Inductance and capacitance are quite useful in electronic circuitry. One example of this usefulness is the filter. **A filter is a circuit that separates specific frequencies.**

There are many filter designs. For example, filters can be designed to pass low frequencies and reject high frequencies; to reject low frequencies and pass high frequencies, or to either pass or reject specified frequency bands.

Each filter type is named according to its function. There are four basic types of filters:

- low-pass,
- high-pass,
- band-pass, and
- band-reject.

Filters are also used to adjust a pulsating current coming from a rectifier. **A rectifier is a device that converts ac into a pulsating dc.** Because most electronic circuitry needs a pure direct current, the dc must be adjusted. This filter circuit levels out the peaks and valleys of the current.

**Filtering Action**

In the study of filtering action, these points should be reviewed:

- A
**capacitor**will block a direct current but will pass an alternating current. - A conductor can carry a current that has both a dc component and an ac component. The graph in part A of
**Figure 1**shows the flow of a steady 10-volt direct current. Part B of the figure shows an ac voltage whose peak value is 10 volts. Part C of the figure shows these two voltages combined. This wave depicts the sum of the two waves.

Note the new axis of the ac voltage. It now varies above and below the 10-volt dc level. Because the axis has been raised by the dc voltage, the ac voltage no longer reverses polarity. This current is a varying direct current.

**Figure 1.** **A**–Steady direct current. **B**–10-volt peak alternating current. **C**–Combined dc and ac.

The current’s amplitude varies between zero and 20 volts. When this varying direct current is connected to a circuit, **Figure 2**, the capacitor C immediately charges up to the average dc level of voltage. In this case, that level is 10 volts.

When the incoming voltage rises to 20 volts, current flows through R to charge capacitor C. In the next half cycle, the incoming voltage drops to zero, and capacitor C discharges to zero through R.

**Figure 2.** The ac generator and dc source are connected in series to the RC circuit.

Notice that a voltage appears across R due to the charge and discharge of C. The output of this circuit, then, taken from across R, represents only the ac component of the incoming signal voltage. See **Figure 3**.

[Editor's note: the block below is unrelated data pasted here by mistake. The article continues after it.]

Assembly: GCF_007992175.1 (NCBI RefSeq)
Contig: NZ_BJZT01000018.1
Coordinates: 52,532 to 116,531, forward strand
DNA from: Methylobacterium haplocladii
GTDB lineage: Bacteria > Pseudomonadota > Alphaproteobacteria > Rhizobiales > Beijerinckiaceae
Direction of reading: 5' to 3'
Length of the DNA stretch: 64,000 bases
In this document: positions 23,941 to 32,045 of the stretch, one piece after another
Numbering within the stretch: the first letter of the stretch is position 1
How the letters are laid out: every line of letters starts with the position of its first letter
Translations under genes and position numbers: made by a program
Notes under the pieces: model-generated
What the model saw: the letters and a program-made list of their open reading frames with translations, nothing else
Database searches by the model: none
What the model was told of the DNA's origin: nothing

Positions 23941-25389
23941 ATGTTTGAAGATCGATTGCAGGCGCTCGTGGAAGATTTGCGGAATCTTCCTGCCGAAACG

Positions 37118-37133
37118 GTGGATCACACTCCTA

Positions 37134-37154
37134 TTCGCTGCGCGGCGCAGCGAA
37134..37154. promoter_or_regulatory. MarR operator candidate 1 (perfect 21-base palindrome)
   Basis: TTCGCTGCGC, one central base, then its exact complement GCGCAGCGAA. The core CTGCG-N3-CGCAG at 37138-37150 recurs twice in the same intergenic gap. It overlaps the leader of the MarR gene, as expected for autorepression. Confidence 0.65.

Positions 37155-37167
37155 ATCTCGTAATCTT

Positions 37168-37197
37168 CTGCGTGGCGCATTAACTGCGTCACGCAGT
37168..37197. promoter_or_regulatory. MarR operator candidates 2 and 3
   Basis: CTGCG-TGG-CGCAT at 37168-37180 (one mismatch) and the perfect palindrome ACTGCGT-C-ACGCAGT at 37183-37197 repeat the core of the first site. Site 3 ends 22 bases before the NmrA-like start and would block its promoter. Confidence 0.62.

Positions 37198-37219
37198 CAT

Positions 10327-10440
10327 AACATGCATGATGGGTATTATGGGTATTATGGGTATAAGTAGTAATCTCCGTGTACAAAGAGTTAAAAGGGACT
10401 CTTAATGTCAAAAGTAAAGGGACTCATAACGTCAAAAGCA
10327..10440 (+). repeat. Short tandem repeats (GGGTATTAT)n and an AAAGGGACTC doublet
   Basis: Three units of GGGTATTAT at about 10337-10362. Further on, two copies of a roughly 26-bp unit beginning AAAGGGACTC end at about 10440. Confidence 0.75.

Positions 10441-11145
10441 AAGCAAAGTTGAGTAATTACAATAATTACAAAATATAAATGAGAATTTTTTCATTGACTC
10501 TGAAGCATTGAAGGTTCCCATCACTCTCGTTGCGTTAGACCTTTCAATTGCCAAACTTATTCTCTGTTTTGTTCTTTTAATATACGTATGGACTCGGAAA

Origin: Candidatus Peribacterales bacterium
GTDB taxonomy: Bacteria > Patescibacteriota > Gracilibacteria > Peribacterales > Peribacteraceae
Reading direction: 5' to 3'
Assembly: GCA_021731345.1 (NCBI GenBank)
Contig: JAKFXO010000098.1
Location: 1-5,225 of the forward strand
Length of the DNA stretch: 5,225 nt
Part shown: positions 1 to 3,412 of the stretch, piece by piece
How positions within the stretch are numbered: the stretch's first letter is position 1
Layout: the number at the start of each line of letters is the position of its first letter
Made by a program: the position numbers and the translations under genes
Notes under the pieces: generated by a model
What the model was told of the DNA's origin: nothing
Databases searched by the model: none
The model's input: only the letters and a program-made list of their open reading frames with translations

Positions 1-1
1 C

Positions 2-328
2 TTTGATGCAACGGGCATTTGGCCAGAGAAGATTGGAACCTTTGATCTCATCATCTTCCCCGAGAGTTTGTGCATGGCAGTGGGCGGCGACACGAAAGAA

The dc component is blocked by capacitor C. There is little phase shift between the input and output waves because the value of R is chosen as ten times or more the value of the reactance of C at the input voltage frequency. When this ratio of resistance to reactance is maintained, the phase shift does not affect the waves.

**Figure 3.** The voltage across R is the result of the charge-discharge current and represents the ac component of the signal.

**Bypassing**

At times it is necessary to create a voltage drop across a resistor resulting from only the dc component of a signal voltage. This is done by bypassing an ac signal or voltage around a resistance. This bypassing can be accomplished using a capacitor.

Part A of **Figure 4** shows two 1500-ohm resistors joined to a source of 10 volts dc. Total resistance equals R1 + R2, or 3000 ohms. The current in the circuit is:

\[I=\frac{E}{R}=\frac{10V}{3000\Omega }=3.3mA\]

The voltage drop across each resistor is:

$\begin{align} & {{E}_{{{R}_{1}}}}=I*R=0.0033A*1500\Omega =5V \\ & {{E}_{{{R}_{2}}}}=I*R=0.0033A*1500\Omega =5V \\\end{align}$

**Figure 4.** A–A dc voltage produces equal drops across R_{1} and R_{2}. B–The voltage drop across R_{2} is held constant by bypassing the ac component.

- Connect a 10-volt ac source now and an ac voltage will appear across both resistors. But we wish to bypass this ac component around R
_{2}. To do this, connect a capacitor that has low reactance to the ac voltage in parallel with R_{2}. - If the reactance of C is one-tenth of resistance R, the greater part of the varying current will flow through C and not through R. Use the values given in part B of Figure 4. C has a 150-ohm reactance to the ac frequency. This reactance is one-tenth the 1500-ohm value of R
_{2}. For the most part, the impedance of R_{2}|| X_{C}(R_{2}and X_{C}in parallel) can be given as a value of 150-ohms. Voltage distribution around this circuit can be measured or computed. - Total resistance for the entire circuit equals R